This morning, we exclusively reported that Glenda DeFabio and her family had yet to hear from superintendent Elizabeth Jewett of Watchung Hills Regional High School. 

As we reported yesterday, Glenda’s sister Amanda Occhipinti had taken to Facebook to share that Glenda (along with other Special Education students) had been left out of the yearbook. She shared the following message on Facebook: 

“Today, my younger sister received her high school yearbook from Watchung Hills Regional High School and was not listed as a student. She didn’t miss picture day or ask for her picture not to be included, she was intentionally left out, as were the remainder of the special education students. 

While the faculty and staff who teach her and her classmates every day were acknowledged, Glenda was not. Everyone in the special education department was acknowledged: except the students. She was not given the same thought and respect that other students immediately received. There wasn’t even the mention of her name in the Index. 

Imagine the heartbreak my mother felt having to explain to my sister why she wasn’t in the yearbook. And Glenda not being able to understand how she was seen as different than her general education classmates. 

My mother did not sign anything refusing for Glenda to be represented in the yearbook, she actually signed a media release for the school to share photos of her as a student. But this wasn’t a privacy issue, because the parents were not consulted about this decision before the books were printed. 

It is inexcusable that Watchung Hills printed a yearbook that specifically excludes the special needs students without any thought. How can a school that praises itself for being upstanding and inclusive defend their blatant discrimination towards a marginalized group of students? 

There is no excuse. This action violates Section 504 of the Rehabilitation Act and Title II of the Americans with Disabilities Act (ADA), which are both federal rulings that protect individuals with disabilities from discrimination. And as if that weren’t enough, by strategically leaving out students with special needs, Watchung Hills is cherry-picking the image they want to portray to the world. 

Individuals with special needs often cannot advocate for themselves, and subsequently, get overlooked. I am speaking out for Glenda and every other student who was cast aside merely due to differences in ability. Silence is compliance. 

And finally, since the 2,500+ students and faculty didn’t get the honor of seeing Glenda’s yearbook photo, at least the internet can.”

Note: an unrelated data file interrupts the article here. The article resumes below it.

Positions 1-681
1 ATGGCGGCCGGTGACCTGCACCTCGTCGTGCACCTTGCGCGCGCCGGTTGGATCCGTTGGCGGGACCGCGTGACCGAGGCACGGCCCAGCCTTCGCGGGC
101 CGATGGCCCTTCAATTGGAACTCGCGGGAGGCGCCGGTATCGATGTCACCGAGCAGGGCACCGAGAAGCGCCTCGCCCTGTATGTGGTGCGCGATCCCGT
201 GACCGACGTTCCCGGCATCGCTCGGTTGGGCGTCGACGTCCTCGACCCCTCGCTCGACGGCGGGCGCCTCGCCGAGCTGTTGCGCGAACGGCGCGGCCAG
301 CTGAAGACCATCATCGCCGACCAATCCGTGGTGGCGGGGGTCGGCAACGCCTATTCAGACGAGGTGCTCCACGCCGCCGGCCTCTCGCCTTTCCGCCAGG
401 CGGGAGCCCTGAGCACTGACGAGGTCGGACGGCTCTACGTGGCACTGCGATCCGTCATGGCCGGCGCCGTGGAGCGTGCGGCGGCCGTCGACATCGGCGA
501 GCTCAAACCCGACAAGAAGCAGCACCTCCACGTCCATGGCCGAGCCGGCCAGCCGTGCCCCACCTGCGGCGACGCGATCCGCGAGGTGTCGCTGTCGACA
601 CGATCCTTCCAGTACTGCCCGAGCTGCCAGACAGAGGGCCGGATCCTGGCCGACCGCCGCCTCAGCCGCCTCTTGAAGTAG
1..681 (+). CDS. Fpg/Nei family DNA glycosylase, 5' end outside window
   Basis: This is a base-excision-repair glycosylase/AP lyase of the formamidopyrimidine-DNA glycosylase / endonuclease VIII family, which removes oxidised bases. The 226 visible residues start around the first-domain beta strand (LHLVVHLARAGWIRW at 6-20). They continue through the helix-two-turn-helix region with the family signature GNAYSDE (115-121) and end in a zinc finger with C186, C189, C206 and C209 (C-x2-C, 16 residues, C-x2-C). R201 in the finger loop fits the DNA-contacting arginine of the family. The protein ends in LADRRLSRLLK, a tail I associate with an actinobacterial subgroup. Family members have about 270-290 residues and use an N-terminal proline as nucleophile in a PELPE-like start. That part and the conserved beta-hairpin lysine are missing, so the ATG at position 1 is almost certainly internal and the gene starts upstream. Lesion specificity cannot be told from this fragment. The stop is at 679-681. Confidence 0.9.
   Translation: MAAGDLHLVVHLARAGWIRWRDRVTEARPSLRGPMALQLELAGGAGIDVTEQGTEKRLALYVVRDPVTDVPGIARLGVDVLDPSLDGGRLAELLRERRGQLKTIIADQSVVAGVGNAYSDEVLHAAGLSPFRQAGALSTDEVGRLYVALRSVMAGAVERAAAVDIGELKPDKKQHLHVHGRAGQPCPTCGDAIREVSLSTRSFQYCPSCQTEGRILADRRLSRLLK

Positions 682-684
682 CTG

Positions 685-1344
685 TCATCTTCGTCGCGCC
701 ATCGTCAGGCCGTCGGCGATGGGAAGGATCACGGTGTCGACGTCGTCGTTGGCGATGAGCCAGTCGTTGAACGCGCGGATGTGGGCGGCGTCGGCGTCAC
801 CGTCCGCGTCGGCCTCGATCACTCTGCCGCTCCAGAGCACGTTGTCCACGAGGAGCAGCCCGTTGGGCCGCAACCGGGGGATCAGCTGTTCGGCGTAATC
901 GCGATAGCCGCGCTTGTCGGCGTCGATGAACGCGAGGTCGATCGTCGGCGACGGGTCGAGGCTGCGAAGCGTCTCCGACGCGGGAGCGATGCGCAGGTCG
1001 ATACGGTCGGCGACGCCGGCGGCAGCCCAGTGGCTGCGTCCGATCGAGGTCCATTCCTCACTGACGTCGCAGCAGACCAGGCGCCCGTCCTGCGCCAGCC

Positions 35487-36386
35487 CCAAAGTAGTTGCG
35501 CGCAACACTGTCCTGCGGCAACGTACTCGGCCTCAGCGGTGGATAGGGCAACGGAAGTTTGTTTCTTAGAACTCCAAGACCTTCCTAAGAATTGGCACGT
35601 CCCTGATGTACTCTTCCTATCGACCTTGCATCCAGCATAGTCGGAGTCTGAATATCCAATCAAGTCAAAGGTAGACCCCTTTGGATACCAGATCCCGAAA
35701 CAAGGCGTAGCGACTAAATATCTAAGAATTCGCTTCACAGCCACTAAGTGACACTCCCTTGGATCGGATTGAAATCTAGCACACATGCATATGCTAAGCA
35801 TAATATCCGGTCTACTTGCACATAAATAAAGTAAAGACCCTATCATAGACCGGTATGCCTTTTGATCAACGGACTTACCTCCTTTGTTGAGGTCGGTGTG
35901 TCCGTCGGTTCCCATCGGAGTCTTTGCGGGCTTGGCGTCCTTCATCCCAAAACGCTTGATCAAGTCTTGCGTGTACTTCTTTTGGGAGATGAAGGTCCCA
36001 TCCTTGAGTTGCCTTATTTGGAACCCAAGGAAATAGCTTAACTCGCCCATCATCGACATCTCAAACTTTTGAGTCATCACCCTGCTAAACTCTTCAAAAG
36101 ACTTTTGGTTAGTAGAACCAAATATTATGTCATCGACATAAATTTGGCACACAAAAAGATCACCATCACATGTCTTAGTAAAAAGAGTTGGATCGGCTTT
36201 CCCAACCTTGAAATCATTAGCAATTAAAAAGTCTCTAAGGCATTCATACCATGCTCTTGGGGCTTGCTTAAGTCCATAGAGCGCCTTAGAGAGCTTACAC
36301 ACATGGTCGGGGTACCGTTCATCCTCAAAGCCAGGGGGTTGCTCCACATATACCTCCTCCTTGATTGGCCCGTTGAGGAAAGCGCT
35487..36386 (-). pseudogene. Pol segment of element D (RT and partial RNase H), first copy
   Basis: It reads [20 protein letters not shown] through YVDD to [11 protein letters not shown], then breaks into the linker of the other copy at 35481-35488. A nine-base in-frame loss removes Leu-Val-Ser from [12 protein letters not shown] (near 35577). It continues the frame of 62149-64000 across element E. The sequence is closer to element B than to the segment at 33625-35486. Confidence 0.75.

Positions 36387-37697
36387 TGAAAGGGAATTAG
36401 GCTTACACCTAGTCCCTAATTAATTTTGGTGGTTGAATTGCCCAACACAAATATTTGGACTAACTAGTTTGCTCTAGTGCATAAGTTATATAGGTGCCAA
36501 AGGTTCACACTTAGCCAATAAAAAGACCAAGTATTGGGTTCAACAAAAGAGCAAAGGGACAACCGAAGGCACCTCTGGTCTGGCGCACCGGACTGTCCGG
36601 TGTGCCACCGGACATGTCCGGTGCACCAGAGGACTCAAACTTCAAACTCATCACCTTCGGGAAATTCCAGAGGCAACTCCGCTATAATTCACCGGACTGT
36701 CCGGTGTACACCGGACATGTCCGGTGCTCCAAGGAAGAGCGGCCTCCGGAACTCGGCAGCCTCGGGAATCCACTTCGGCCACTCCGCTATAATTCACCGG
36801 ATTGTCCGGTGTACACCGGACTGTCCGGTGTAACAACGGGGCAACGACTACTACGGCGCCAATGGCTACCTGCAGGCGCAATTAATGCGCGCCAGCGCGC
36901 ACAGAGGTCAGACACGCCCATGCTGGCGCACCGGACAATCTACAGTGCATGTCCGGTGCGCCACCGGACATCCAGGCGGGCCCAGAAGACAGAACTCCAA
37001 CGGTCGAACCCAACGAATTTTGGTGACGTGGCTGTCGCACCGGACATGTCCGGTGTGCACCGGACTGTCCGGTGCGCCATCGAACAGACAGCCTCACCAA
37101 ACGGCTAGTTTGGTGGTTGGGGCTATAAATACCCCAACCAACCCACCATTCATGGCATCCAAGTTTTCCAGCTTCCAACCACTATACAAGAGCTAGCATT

While we would have assumed that the superintendent would have reached out to her and her family by this point, we were certainly disappointed to hear this was not the case. We reached out to Elizabeth to find out why she had not reached out to Glenda and her family yet, even though other administrators had. 

Elizabeth began with re-explaining the situation to us, detailing that “Upon being forwarded the social media post, members of our staff immediately reached out to the student’s parent to inquire as to the issue at hand. As explained in my earlier statements, our post-grad transition program students are not pictured in our 9th-12th grade portraits. However, they may be included in various other aspects of the yearbook.”

“Unfortunately,” she continued, “this student’s club was one of the clubs that was unintentionally not included, and we are seeking to rectify those club omissions through a supplement which can be inserted directly into the binding of the current yearbook. We are heartbroken that the student was eager to see her picture in the yearbook and did not have the opportunity to do so. Had the family reached out to us directly, we would have looked into the matter and worked on resolving it.”

@WHRHS

She then went on to address why she had not contacted the family, telling us that “Our Director of Special Services and Principal, as representatives of the District, both followed up with the family within 24 hours of us learning of the social media post.   While I publicly apologized to the family in my statement issued on Thursday, I felt it would be prudent  to wait until Monday to reach out to the family as they were getting bombarded with calls from the media and had already spoken with two of our key administrators on my behalf and on behalf of the District.”

Elizabeth wrapped with saying that “I remain confident that we will be able to rectify this situation going forward and Glenda’s mother has been very supportive of our efforts.”

While it’s interesting to hear she wanted to wait until Monday, our Instagram post of Glenda was going viral yesterday with over 1500 likes and 269 comments. Many comments came in from celebrities such as Brody Jenner, Tamra Judge, Lea Black, Jacqueline Laurita, Brandi Glanville, Alec Monopoly, and more. If all of these people could take time out of their schedules to wish Glenda well, it is interesting that the leader of the school felt the need to wait until Monday. It is definitely plausible that our story this morning, along with the huge amount of influencers and celebrities commenting may be putting the pressure on the superintendent to reach out. We will be sure to follow up Monday to see if Glenda and her family are indeed contacted and happy with the message they receive.

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1 Comment

  • Lisa Thurston, June 21, 2020 @ 7:01 am Reply

    When referring to a female, please do not use a first name. In journalism, referrals of people use the formal register unless there are two people with the same surname. It reeks of sexism when referring to a female in the informal register by using her first name rather than surname.

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